Only 4 states are currently at the ‘high risk’ level of COVID. Here’s how they compare California


With the country more open and air travel hit by it highest level since the pandemic broke out, the U.S. showed continued signs of progress toward normal by the end of Memorial day-reinforced by data from the presence of coronavirus infection.



map: The COVID Act Today map shows risk levels for U.S. states as of Monday, May 21, 2021.


© COVID Law Today

The COVID Act Now map shows risk levels for U.S. states as of Monday, May 21, 2021.


Consistent with non -commercial data website COVID Law Now, almost the entire country is in the second lowest “medium risk” category, just one away from the lowest risk tier.

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The COVID Act Now uses six key criteria to determine five levels of risk, including daily new cases, positive test rate and infection rate, estimated at the number of cases. new person that every positive person on COVID-19 is contagious.

California has a case rate of 2.9 per 100,000, an infection rate of 0.87 and a positive test rate of 0.9%. In addition, 56.7% of Californians have received at least one dose of the vaccine, according to the COVID Act Now. The nonprofit obtained its data from official sources including the U.S. Department of Health and Human Services, the Centers for Disease Control and Prevention, the New York Times, and official state and county dashboards.

Only four states are in the “high risk” category: Colorado, Florida, Washington and Wyoming. The factors driving the numbers vary from state to state, but it appears that many of the new cases occur in youth and children, because children over 12 do not yet qualify for of a coronavirus vaccine.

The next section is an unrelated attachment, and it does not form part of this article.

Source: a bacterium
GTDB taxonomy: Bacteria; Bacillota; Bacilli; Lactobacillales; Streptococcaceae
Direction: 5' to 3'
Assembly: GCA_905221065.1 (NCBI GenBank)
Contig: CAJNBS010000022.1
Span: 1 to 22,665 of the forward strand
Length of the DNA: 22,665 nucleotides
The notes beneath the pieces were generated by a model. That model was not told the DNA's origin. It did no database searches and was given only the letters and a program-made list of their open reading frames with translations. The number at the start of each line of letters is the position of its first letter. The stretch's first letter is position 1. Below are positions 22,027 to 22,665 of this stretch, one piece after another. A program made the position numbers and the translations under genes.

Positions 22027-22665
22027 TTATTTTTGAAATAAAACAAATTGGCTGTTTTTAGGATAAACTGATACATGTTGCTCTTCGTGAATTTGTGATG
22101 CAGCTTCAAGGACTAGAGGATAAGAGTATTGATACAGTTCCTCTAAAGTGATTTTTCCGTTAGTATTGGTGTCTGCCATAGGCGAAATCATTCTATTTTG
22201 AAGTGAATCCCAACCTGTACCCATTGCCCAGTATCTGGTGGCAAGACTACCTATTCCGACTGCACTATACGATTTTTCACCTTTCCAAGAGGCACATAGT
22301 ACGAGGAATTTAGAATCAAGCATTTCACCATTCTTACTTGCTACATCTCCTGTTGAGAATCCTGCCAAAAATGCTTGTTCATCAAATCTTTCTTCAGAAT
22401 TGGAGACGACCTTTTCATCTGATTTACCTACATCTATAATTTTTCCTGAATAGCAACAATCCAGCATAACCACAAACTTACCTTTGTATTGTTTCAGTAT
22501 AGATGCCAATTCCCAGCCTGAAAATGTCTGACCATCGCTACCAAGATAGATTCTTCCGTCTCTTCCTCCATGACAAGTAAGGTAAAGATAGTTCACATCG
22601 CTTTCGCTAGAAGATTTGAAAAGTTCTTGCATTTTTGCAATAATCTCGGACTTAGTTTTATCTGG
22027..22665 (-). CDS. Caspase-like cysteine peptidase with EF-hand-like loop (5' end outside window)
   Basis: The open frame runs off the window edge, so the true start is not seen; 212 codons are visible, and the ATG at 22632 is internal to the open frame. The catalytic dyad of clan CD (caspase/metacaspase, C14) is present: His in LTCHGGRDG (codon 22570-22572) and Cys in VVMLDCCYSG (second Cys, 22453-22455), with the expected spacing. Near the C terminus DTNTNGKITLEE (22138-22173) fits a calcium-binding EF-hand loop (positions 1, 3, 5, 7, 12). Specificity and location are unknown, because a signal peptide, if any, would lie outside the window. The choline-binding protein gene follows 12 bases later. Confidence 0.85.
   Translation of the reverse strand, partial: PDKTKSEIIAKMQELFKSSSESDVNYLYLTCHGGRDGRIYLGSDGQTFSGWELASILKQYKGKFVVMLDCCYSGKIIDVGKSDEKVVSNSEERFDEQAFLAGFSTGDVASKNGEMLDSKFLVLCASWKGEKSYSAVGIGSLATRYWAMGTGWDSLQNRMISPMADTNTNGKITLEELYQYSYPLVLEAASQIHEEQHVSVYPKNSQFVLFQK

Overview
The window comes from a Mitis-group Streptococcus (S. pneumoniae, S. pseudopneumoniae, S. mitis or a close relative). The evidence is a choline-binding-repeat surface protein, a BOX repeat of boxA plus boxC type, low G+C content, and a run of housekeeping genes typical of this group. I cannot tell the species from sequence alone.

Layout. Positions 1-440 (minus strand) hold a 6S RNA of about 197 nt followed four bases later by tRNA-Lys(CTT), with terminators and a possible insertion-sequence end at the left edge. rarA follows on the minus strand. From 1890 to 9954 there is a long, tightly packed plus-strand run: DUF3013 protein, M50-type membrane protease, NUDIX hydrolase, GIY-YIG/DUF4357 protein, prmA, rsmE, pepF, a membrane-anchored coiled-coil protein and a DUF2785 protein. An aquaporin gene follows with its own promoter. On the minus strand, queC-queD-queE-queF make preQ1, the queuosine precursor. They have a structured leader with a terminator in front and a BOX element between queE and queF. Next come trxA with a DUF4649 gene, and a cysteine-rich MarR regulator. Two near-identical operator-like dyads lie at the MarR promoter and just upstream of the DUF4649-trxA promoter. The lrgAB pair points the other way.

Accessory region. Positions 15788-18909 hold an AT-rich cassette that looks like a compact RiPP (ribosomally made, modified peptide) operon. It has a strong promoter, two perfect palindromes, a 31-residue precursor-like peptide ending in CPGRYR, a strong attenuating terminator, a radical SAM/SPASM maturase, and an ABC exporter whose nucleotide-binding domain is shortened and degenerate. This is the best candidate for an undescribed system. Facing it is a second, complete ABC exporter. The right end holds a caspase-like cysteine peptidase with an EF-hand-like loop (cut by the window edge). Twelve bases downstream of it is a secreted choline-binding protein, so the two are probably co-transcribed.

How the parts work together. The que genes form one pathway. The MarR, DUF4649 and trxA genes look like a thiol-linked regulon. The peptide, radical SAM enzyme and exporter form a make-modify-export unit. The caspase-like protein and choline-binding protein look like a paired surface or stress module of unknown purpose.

Here is a snapshot of each of the states:

Washington

Case by case: 15 houses per 100,000

Prevalence of infection: 0.99

Positive test rate: 3.3%

shots (at least one dose): 56.5%

The state saw a 73% increase in coronavirus cases of the week ending on Sunday. State data show that the highest rate of cases is in the 24-to-31 age group (31%), then 35-to-49 (24%) followed by children up to 19 years old and 50 -to-64 age group, each accounting for 18% of cases. The cases show that the Hispanic population, like most of the country, is not equally affected, with 29% of the total cases even though 13% is the population.

The influxes in hard-hit long-term care facilities have decreased significantly since vaccine administration began. But recently, few facilities across the state saw a slight increase in cases due to staff vaccination doubts or unconfirmed new residents relocating.

Colorado

Case by case: 13.6 homes per 100,000

Prevalence of infection: 0.85

Positive test rate: 2.8%

shots (at least one dose): 54.1%

According to the latest state data, residents 20 to 39 accounted for 39% of cases for the week of May 23, while children 0 to 19 accounted for 24%. The B117 variant from the United Kingdom, which is 50% more recognizable than the original exaggeration, now accounts for almost 80% of all Colorado cases, and many infections in children. arrived at the start of the 2020 school year.

Wyoming

Case by case: 11.9 homes per 100,000

Prevalence of infection: 0.94

Positive test rate: 4.2%

shots (at least one dose): 37%

Like other states, Wyoming sees the majority of cases in young adults, with more than 10,000 reported in the 19 to 29-year-old age group. The next highest percentage is among people aged 30 to 39, followed by those under 18 years of age.

Florida

Case by case: 10.6 homes per 100,000

Prevalence of infection: 0.85

Positive test rate: 4.4%

shots (at least one dose): 49%

After the spring break when revelers flood the beaches of Florida, the state reported more than 10,000 new cases cause of the differences, the highest count given in the B117 version. Agreed to state data, the median age of COVID-19 cases was 40, with the highest number occurring in the 25 to 34 year age group, followed by about 15 to 24 and then 35 to 44.

Kellie Hwang is a staff writer at the San Francisco Chronicle. Email: kellie.hwang@sfchronicle.com Twitter: @KellieHwang

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